So come on Nikon there are still a lot of photographers who like dx or at least want
a highly specced dx body to compliment their full frame cameras.
If Nikon were to make a few more pro-spec DX lenses I could agree that a D400 is a good idea. There doesn't have to be that many. 23/2 or 23/1.4, maybe an 16mm f/2. A new nano-coated 17-55/2.8, and a 55-135mm f/2.8 that is compact. With those 3-4 new lenses I could easily justify the purchase of a D400 to go with them, to use for travel, macro (the lenses that I use for close-ups range from covering FX through 6x7 to 4x5; I am fine with them not being dedicated to DX, though it seems the ones that only cover smaller formats are sharper as a rule). I was always very happy with the performance of the D7000 for close-ups, but in general photography, with fast lenses I was unhappy with the AF performance, so I ended up with FX only.
It surpasses my understanding why Nikon would abandon the still profitable DX market and chase after a much smaller pool of FX users.
I believe this is because the optical FX viewfinder is very attractive and one which is better in practical use than any OVF; it gives a sharp, bright, clear image that doesn't flicker and has no delay. I feel the DX viewfinder is too small to be really appealing and to give enough reward to the user for the increase in size of the camera and lenses compared to a mirrorless camera. Because of the long flange distance of the F mount, it is not easy to design high performance wide angles that are of reasonable size to the DX format (leading to my main gripe about DX), whereas such lenses with excellent performance and moderate cost (28/1.8 AF-S) can be designed, and exist, for FX. The F mount has been originally designed for the needs of 35mm film in mind and Nikon probably aims to return to having the system centered around FX sensors. Their lens development of recent years certainly suggest that. I think FX DSLRs can easily hold their market against mirrorless systems whereas in DX format and smaller, the mirrorless camera sales will increase faster than DX DSLRs. I think Nikon is preparing to introduce a DX mirrorless platform and gradually transfer DX users into that. FX may or may not follow, later, if the users really abandon the optical viewfinder, which I doubt will happen in the next decade or even two. I find even recent EVFs unappealing, especially in low light. I can't even time my shots using that kind of a finder, the subject expression will have changed by the time I get my shot. This is one of the reasons for my interest in Fuji X100s and also the X-Pro1 system platform; they have nice optical viewfinders and an overlaid EVF on request.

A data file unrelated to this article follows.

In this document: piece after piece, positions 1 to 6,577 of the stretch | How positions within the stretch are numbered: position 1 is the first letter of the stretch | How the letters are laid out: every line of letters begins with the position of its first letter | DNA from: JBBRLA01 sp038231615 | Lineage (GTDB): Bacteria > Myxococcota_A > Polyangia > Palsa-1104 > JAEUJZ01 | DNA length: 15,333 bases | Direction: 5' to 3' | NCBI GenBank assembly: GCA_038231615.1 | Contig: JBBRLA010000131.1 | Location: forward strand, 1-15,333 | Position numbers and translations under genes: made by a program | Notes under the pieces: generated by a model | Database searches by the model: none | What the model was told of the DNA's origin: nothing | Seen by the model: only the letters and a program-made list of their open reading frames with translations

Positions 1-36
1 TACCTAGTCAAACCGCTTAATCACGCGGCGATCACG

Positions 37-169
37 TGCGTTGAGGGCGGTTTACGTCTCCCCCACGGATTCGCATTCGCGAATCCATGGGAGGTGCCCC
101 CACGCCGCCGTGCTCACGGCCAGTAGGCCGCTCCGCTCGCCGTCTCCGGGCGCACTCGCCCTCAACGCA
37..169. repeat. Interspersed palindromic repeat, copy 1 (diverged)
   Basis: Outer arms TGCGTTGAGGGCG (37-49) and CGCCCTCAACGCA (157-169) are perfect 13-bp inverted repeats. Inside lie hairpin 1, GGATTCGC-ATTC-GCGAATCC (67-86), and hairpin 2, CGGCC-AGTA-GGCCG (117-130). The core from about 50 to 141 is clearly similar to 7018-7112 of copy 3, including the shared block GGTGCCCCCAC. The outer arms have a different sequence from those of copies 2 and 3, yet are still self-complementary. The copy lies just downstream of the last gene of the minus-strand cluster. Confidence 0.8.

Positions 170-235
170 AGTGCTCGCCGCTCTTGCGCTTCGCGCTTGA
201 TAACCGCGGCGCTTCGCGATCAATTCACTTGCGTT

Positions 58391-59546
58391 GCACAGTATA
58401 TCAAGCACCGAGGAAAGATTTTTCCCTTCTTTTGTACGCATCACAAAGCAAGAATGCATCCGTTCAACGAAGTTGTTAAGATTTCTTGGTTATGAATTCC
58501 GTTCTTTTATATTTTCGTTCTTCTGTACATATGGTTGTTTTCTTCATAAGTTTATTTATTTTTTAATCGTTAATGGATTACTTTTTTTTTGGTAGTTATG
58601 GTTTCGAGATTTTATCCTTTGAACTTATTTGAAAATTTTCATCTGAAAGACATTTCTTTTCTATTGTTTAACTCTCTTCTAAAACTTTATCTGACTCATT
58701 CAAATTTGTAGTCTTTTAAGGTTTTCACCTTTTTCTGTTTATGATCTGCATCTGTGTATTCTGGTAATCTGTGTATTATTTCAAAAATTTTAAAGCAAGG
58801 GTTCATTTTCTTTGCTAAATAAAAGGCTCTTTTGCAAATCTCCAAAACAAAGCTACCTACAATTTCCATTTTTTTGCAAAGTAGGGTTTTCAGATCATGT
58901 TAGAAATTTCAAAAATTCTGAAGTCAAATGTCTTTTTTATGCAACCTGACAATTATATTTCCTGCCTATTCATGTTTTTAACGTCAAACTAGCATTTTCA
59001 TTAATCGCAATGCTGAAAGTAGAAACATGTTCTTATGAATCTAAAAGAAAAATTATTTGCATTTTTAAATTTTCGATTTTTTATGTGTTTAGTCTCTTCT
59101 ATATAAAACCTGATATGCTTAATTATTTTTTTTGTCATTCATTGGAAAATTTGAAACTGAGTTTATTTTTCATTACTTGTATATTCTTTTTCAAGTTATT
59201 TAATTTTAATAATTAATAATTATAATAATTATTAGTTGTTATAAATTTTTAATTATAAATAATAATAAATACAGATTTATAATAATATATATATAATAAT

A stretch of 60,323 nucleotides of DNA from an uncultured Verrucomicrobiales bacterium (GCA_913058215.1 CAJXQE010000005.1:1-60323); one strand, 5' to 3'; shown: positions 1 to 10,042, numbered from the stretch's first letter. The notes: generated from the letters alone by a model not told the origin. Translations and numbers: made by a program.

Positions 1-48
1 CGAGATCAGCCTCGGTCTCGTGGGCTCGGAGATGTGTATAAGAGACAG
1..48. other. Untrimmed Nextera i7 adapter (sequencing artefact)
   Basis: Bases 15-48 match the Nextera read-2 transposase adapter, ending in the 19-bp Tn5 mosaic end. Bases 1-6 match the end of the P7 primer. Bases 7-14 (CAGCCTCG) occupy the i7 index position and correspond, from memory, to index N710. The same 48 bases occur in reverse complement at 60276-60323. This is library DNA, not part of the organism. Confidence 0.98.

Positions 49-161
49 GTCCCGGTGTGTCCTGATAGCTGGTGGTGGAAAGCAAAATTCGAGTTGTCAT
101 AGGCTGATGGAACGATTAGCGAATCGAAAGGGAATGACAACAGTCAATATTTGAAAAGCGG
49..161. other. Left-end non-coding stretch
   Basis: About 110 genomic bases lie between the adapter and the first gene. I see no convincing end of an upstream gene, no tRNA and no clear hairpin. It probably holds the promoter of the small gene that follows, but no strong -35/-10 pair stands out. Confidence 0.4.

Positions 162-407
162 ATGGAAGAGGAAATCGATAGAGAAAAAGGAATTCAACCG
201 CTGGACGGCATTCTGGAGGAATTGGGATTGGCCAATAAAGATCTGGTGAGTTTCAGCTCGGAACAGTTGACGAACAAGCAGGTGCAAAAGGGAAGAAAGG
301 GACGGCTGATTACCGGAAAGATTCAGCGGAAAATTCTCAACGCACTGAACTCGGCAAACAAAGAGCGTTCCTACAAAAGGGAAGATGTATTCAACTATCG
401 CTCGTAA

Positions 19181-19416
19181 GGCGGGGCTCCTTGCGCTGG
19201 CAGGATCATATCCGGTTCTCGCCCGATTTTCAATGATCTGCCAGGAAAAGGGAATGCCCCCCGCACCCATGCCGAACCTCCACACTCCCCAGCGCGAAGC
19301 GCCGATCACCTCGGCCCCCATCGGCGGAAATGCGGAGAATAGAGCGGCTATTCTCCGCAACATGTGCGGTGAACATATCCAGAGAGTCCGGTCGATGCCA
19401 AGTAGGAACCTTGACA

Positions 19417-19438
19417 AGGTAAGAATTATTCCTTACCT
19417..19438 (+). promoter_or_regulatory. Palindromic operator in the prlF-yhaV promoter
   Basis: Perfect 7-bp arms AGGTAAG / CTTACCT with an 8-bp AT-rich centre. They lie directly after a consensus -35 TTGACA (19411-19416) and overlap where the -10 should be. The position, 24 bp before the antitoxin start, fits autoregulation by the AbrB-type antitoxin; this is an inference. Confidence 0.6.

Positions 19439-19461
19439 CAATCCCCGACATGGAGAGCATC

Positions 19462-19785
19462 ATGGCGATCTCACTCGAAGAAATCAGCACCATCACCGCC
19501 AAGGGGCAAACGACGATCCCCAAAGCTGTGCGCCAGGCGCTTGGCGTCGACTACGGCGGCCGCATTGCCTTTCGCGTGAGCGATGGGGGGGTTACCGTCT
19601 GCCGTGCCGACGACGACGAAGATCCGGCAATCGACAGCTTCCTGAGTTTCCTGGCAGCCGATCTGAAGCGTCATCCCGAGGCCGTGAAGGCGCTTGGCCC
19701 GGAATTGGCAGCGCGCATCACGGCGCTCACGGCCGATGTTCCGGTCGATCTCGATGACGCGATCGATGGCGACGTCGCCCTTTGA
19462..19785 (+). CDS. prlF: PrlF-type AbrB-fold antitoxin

For long lens users, if Nikon abandons the high end DX camera completely, they could alleviate the issues that result by introducing intermediate aperture long glass along the lines of the Pentax 560/5.6; a 400/4 or 400/5.6, 600/5.6 and so on - with these lenses, the combination of an FX camera + lens would not be much larger than DX cameras with similar low light performance and reach, yet provide the larger viewfinder image (e.g. note the 800mm lens is only slightly longer than the 600/4, so it is not necessary for these to be as long as the focal length). Unfortunately Nikon seems to think someone who wants to shoot with a long lens will always want extreme performance and fast apertures a.l.a. 400/2.8, 600/4, 800/5.6, rather than compactness, lower weight yet still maintaining high quality. DX can help provide the compactness of course, into the future, if new bodies with good AF are introduced.